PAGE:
The buck harvests rose from a year ago in both Maryland and West Virginia during the recent firearms seasons.

At 18%, the increase in the Mountain State was significant. The greatest surge was in the western part of the state. Statewide, 49,662 bucks were checked in. That’s a nice bump above the 42,143 that were bagged during the 2021 hunt.

The only Potomac Highlands county in the top 10 was Hampshire (No. 6) with 1,453 bucks. The other leading counties were Greenbrier (1,856), Preston (1,760), Randolph (1,667), Ritchie (1,633), Jackson (1,539), Mason (1,417), Kanawha (1,352), Lewis (1,270) and Pocahontas (1,196).

“We were expecting harvest numbers for the buck firearms season to be comparable to (2021), but mast conditions and weather favored hunters this year and we’re thrilled that hunters all over the state were able to have a successful season,” said Paul Johansen, chief of the West Virginia Division of Natural Resource’s Wildlife Resources section.

In Maryland, the buck kill was 12,003, an increase of 14% above 10,498 of the previous year.

With 1,301 bucks, Garrett County showed a boost of 24% above the 1,052 that were downed in 2021. Allegany had an increase of 8% with 967 bucks biting the dust. The year before, 892 bucks were bagged.

Garrett’s buck kill was best in the state. Frederick County wasn’t too far back with 1,255.

The doe or antlerless harvest in Region A increased as well.

There was an additional day for the harvesting of antlerless deer and that added to the take.

For example, of the 736 antlerless deer killed in Garrett County, 172 were bagged on that day, which was the second Saturday of the season. Allegany County hunters checked in 638 does, including 162 from the extra day. The numbers from the portion of Washington County in Region A were 165/28.

The antlerless harvest jumped 56% in Allegany County and 33% in Garrett.

“The firearm season remains our most popular hunting season,” said Paul Peditto, director of the Maryland Wildlife and Heritage Service. “We’d like to thank those hunters who participated this year and contributed to helping manage Maryland’s healthy deer population.”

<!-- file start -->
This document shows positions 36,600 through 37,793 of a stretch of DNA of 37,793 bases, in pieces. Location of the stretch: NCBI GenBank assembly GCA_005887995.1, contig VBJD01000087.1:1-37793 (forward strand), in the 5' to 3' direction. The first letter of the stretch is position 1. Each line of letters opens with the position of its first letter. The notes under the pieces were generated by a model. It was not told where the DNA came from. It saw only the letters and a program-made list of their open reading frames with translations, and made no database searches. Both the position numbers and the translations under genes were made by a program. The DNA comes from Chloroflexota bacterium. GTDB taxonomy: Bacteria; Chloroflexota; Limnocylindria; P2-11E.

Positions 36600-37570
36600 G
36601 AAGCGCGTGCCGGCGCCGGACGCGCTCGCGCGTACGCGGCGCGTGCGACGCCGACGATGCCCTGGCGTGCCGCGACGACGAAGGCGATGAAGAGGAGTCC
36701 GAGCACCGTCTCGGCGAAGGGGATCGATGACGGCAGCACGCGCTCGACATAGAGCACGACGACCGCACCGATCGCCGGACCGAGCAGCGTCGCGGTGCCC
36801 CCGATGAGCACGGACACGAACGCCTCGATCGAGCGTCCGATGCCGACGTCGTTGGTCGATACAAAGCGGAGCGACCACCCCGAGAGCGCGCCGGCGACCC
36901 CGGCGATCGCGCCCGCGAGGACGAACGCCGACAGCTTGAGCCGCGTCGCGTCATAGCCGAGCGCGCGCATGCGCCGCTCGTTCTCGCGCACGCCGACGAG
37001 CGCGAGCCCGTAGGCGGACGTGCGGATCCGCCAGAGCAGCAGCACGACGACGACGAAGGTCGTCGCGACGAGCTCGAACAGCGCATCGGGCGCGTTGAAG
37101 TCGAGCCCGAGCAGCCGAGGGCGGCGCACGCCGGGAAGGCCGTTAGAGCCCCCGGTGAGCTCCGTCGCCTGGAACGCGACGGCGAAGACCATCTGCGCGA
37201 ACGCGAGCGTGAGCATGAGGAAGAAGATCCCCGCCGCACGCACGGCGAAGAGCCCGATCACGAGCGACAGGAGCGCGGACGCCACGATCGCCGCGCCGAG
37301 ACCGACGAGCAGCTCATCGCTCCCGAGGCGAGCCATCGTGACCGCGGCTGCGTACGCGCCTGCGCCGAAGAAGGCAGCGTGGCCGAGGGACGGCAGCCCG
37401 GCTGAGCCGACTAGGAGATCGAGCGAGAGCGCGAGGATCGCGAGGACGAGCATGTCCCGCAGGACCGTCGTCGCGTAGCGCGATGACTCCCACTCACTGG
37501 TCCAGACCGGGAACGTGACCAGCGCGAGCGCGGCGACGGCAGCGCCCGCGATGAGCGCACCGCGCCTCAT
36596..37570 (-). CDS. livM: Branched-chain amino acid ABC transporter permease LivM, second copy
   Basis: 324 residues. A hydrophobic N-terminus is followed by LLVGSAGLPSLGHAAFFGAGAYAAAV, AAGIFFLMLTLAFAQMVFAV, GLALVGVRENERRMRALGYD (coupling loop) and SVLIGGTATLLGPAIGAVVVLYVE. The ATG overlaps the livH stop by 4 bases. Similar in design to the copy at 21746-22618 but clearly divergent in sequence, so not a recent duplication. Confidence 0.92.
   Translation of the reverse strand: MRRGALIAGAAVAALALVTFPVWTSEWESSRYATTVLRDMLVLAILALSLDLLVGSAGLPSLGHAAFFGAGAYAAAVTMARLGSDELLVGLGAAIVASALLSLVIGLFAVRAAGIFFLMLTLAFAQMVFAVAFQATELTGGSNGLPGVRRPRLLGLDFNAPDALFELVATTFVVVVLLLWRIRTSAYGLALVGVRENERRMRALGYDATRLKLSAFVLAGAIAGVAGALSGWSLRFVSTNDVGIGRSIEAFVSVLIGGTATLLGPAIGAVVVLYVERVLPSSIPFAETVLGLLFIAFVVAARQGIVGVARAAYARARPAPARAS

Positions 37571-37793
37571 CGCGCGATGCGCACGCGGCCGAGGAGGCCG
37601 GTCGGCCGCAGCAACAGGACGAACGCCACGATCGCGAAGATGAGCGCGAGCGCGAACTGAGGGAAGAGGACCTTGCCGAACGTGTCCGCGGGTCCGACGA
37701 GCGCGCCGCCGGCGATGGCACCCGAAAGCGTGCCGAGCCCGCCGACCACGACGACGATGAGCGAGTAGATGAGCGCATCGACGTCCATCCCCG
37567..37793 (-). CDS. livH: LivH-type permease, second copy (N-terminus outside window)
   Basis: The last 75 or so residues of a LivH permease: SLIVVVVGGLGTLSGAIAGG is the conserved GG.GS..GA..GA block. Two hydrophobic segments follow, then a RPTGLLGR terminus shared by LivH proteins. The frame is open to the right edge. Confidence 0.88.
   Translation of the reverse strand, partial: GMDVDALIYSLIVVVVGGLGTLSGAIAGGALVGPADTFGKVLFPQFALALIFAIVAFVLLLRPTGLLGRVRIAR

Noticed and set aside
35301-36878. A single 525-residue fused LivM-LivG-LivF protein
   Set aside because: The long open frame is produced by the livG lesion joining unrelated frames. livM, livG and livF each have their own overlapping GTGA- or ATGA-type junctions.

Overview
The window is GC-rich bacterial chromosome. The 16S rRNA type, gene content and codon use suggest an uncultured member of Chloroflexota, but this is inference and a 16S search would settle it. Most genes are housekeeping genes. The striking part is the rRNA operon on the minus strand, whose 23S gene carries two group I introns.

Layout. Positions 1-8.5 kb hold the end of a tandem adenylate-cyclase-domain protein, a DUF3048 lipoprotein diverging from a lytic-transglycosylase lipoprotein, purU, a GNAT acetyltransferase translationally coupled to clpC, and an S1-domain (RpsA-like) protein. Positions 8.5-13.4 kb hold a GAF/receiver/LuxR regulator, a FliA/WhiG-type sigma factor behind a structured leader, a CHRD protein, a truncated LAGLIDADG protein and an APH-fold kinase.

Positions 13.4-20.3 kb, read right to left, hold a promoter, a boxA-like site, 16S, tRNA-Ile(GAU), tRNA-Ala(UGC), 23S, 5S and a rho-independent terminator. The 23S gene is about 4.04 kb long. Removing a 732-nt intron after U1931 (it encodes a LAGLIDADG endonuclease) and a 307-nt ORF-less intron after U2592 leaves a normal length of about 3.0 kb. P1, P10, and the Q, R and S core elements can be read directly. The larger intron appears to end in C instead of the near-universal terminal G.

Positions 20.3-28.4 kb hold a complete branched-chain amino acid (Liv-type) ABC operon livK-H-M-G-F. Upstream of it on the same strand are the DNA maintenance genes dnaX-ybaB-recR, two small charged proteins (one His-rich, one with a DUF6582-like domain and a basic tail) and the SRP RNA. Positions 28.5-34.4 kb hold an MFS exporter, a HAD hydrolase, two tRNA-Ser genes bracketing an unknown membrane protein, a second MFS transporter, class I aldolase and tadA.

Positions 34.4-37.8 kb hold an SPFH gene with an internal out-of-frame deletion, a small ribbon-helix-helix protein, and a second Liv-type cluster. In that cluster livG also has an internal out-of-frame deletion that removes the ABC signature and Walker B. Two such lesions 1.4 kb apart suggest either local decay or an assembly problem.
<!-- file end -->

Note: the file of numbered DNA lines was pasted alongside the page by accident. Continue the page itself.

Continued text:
I think every once in a while about an incident that happened while I was outdoor editor for the Cumberland Times-News. It was in 2017, I recall. The newspaper was accumulating photographs of successful deer hunters. Those snapshots annually appeared in the January edition of the quarterly Rod & Gun publication.

Many of the photos were of young hunters. By 2017, most photos were being submitted electronically, but some still arrived hand-delivered, often by the young hunter who got the deer who was accompanied by his father who had hunted with him.

Over the years, I spoke with many a young person who had gotten the first deer of their hunting careers. It was always a joyous occasion. That’s why the 2017 incident stands out for me.

I congratulated the young man — I think he was 11 years old — on his first deer.

“Yeah,” he said. “But it’s only a 4-point.”

There was no smile, no “thank you.”

As long as it’s legal, I think people should hunt deer the way they choose. So, if an 11-year-old wanted to be down about shooting his first deer because of the size of its antlers then that was his prerogative. He didn’t come up with that perspective on his own. It came from somewhere and that somewhere is not to hard to figure out.

I hope we can enjoy and pass on the enjoyment of hunting because of what the overall experience gives us. I have always believed that every harvested deer is a trophy.

Mike Sawyers retired as outdoor editor of the Cumberland Times-News in 2018. His column now appears every other week. To purchase his book, “Native Queen, a celebration of the hunting and fishing life,” send him a check for $15 to 16415 Lakewood Drive, Rawlings, MD 21557.

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